Tag Archives: superheroes

More Human than Hero

Heroes are just humans,

full of flaws and faults

like the rest of us

They may think that

the flaws are hidden when capes and masks are donned,

that faults fly away when they do,

but instead they just fester and grow

into something without edges

or boundaries.

In trying to save the world,

they forget to save themselves.

They turn more human than hero.

And that is what draws us to them.

You can give us super-humans

and although their powers dazzle us,

we are allured to the human in their names.

Placeholder_couple_superhero

Advertisements

So Do Our Heroes

To you, oh comicbooks, do I appoint the dedication of this poem to

All your intricacies and simplicities

All your realities and complexities

You reflect our hearts

of what they are and what they wish to be

Victory and vanity

Freedom and failings

Honor and hesitation

These are you

These are us

We created super-powered beings

with ink and paper and imagination

We created beings with powers due only to gods

We created false gods

knowing that we do the same with flesh and blood

not just ink and paper.

We imbued you with powers beyond comprehension

to change the world

and not just your’s

with evil masterminds

and cat burglars

and devilish henchmen,

but also to change our world.

To give hope

and dreams

and nobility

to little boys and girls

reading your pages.

So that when they grow up

to become big boys and big girls

they can change the world.

Yet,

in giving you powers beyond our comprehension

we also heightened your

failures and faults and flaws

We created Superman

and we created kryptonite

We created Spider-man

and we created Uncle Ben

We created Wolverine

and we created his savageness

We created heroes

and we created their weaknesses

to comfort us

to know that

we have failures and faults and flaws

and so do our heroes.

Hulk 1 cover

To You Who Gave Me Writing

To you who gave me writing

To my mother who spent hours with brightly colored flashcards

taught me that a semi-circle shape was a “C”

To my grandmother who would trace letters on my back

taught me the touch of words

To my parents who wrote down in my daily journal I what I told them to write

taught me the recording power of words and that my words mattered

To my mother who on that just beginning to cool, hot summer evening in the kitchen

taught me the letters in my name

To my father who would read to me comicbooks from his childhood

taught me that I can be enthralled in compelling stories and heroic characters

To my mother who persevered against my whining in forcing me to read beginner level “Bob Books”

taught me that I can be a critic of what I read but I still have to respect it

To Miss Griffin, my kindergarten teacher, who after reading a story about ducks

taught me that “ing” means action, a verb

To Mary Pope Osborne who wrote Magic Tree House, the first books I ever read and enjoyed by myself

taught me the joy and accomplishment of reading

To Ms. Hinds, my fourth grade teacher, who gave me an assignment to give a biographical speech about someone famous

taught me how empowering public speaking can be

To Ms. Benford, my elementary school librarian, who found for me my favorite childhood author

taught me to try new genres and that “different” can bring some of best things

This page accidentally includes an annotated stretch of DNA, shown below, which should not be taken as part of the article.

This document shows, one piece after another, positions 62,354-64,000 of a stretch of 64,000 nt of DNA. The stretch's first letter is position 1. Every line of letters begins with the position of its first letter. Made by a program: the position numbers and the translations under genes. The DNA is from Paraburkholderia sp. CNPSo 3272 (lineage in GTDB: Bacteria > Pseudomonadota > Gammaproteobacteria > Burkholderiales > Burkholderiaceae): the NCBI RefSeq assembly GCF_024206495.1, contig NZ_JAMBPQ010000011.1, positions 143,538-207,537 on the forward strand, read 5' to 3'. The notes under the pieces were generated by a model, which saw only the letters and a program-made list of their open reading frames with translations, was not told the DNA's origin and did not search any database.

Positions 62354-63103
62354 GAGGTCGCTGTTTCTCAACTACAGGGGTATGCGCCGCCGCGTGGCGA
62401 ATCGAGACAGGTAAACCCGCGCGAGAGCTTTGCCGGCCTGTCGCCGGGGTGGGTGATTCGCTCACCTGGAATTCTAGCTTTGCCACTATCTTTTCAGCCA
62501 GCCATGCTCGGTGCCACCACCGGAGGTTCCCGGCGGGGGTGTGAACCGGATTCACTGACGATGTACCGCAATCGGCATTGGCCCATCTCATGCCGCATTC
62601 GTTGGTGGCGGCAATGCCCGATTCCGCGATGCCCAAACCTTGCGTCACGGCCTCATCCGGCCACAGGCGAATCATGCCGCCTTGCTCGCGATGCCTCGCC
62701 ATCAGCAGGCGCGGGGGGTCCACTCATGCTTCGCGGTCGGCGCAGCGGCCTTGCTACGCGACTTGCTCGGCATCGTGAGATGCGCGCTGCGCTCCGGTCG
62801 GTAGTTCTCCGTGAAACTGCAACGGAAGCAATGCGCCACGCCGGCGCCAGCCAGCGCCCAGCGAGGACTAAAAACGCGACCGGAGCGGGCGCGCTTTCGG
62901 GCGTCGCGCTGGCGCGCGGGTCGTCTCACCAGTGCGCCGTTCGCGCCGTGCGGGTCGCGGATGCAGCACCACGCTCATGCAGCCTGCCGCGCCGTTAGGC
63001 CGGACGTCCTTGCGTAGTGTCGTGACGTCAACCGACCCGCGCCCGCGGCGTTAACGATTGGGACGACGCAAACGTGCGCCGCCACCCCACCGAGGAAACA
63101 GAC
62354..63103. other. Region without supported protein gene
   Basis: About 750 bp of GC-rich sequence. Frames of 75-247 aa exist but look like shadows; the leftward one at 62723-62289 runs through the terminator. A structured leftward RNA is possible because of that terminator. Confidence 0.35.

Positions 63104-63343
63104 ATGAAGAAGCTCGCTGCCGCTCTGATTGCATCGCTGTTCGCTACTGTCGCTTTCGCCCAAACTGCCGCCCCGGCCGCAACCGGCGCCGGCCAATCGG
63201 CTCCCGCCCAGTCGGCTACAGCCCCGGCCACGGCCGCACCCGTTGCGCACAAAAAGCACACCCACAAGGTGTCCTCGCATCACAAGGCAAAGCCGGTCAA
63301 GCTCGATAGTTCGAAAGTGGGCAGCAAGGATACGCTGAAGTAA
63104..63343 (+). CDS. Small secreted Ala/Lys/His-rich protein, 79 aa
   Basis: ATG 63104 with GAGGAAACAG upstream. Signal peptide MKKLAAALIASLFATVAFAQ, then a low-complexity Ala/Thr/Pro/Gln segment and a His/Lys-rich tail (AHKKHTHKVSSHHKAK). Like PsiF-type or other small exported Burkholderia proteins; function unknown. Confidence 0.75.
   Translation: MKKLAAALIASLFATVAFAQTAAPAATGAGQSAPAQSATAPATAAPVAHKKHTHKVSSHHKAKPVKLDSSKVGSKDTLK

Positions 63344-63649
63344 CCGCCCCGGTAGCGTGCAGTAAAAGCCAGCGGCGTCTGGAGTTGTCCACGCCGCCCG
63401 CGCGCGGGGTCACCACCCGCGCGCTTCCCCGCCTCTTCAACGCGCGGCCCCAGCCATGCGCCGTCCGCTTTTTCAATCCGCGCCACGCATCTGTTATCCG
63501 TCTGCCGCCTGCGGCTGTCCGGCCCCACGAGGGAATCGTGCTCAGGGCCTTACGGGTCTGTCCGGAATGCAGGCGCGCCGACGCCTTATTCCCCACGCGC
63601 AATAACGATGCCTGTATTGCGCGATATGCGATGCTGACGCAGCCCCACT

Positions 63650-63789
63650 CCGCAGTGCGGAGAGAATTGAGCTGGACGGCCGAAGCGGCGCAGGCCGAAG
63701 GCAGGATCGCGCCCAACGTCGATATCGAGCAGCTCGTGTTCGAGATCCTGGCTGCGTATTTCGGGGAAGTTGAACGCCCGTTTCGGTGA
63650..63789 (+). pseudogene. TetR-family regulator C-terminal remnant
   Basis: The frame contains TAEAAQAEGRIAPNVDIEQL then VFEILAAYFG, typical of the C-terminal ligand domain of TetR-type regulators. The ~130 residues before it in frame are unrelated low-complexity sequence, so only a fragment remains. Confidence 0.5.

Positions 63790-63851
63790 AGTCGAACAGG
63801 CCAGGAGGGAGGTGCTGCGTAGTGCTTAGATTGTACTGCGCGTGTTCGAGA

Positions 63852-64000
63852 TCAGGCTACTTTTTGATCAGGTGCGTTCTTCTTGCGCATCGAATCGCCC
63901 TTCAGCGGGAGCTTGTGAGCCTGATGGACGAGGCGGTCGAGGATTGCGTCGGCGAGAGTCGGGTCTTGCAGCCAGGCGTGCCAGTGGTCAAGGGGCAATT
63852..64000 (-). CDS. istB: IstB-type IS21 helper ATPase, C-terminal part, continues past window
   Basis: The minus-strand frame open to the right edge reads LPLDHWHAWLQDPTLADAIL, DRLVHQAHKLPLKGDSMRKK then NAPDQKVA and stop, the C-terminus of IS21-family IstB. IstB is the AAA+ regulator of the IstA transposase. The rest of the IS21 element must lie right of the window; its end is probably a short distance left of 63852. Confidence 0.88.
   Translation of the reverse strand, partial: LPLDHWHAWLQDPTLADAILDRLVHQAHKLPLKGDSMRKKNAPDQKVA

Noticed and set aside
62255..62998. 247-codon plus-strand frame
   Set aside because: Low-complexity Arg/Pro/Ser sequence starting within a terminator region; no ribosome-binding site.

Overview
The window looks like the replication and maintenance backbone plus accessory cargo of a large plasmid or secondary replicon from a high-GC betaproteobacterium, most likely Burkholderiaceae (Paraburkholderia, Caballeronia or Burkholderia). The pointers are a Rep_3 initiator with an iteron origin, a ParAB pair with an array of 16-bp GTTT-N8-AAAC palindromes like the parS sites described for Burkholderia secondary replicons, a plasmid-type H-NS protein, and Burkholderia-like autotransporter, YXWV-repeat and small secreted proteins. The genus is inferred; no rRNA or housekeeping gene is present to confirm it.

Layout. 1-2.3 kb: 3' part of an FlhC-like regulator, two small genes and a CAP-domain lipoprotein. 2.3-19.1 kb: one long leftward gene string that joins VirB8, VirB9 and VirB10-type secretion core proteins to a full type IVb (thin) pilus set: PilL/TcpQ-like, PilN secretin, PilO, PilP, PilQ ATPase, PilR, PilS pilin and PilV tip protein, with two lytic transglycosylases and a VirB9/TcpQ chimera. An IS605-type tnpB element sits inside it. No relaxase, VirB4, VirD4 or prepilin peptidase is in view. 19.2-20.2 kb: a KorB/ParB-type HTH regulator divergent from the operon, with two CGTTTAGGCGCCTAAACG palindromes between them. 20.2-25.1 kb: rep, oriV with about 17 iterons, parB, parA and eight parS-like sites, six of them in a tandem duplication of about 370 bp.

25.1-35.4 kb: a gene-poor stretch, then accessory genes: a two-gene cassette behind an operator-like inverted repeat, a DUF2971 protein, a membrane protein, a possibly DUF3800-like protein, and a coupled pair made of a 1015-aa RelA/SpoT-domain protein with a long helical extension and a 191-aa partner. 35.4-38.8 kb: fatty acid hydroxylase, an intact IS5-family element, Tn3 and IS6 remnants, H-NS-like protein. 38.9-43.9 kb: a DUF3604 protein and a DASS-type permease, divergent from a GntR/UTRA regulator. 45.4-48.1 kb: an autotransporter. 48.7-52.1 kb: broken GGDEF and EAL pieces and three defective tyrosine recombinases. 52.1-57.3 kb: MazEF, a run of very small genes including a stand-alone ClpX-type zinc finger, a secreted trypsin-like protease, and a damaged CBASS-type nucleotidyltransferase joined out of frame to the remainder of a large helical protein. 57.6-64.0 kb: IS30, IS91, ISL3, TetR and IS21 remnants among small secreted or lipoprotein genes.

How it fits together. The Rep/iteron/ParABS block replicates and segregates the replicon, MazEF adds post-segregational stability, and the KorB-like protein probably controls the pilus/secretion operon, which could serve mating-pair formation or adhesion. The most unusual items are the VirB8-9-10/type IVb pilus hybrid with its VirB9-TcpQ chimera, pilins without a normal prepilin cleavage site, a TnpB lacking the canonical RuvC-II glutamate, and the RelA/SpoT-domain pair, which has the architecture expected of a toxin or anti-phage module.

To Margaret Peterson Haddix who was my favorite childhood author and filled my childhood with characters and situations and words and choices

taught me how other’s writing can touch my life

To Ms. Burke, my fifth grade teacher, who gave me an assignment to write a mystery story

taught me the power and excitement of my own fiction

To Ms. Cothran, my public speaking coach, who saw potential in me and changed a shy, analytical girl to a animated girl and a lover of poetry and my own writing

taught me that my writing impacts others and that I have a voice, so use it

To Ms. Mihocko, my seventh grade teacher, who critiqued me hard

taught me that my style is not enjoyed by everyone

To Pastor Randy who gave my first chance to preach a real sermon

taught me to follow my dreams and to work for the Lord

To Ms. Conley, my freshman english teacher, who opened my eyes to the wondrous world of writing and analyzing literary devices

taught me why and how I love the written word

To WordPress who gave me a way to share my writing

taught me that others value my work and that I should take pride in it

To Economics summer test that hours upon hours spent pointless stem and response that no one will ever glance at

taught me that purpose of writing is to convey a meaningful message that will be read

***

To you who gave me writing

and to all I left out in this poem

I thank you dearly

for writing

allows me to create my world

both in fiction

and not

***

To God who created the heavens and the earth and everything in between

for giving me something to write about

To God who gave me a mind to comprehend writing and all of its glorious intricate relationships

To God who gave the world writing at its perfection, the Bible

To God who allows me to spread His Word through my words

***

To you who gave me writing

To you who gave me the power to change the world

To you who gave me the power to change my life

To you

 

words

Living My Own Legend

I recently found a short story that I meant to continue on with but never did. The story does end quite abruptly because it was never finished, but overall I am pretty happy with the writing considering how inexperienced I was when I first began writing it. Enjoy!


 

“Why did you change your name, Maurice?” My school counselor, Mr. Stephen, asked again.

“Okay, listen to me this time. Maurice Orca, verses Erik Quint. Which do you like better?” I say with a fatigued look on my face.

“Are you sure it’s not because of denial of your past, Maurice – “

“It’s Erik.”

“Erik, what doesn’t kill you, makes you stronger,” said Mr. Stephen, doing a terrible impression of Kelly Clarkson.
You see, my name used to be Maurice Orca, until I changed it to Erik Quint in seventh grade. One of the reasons why I did was because my parents were villains who got in a fight with The Man. Look, my parents were bad guys, and they robbed banks and did, well, bad stuff. They were doing one of their heists and were beaten by The Man, and three days later, I visited the morgue.  I have found that in this world you will do better if your last name isn’t the same as big time bad guys.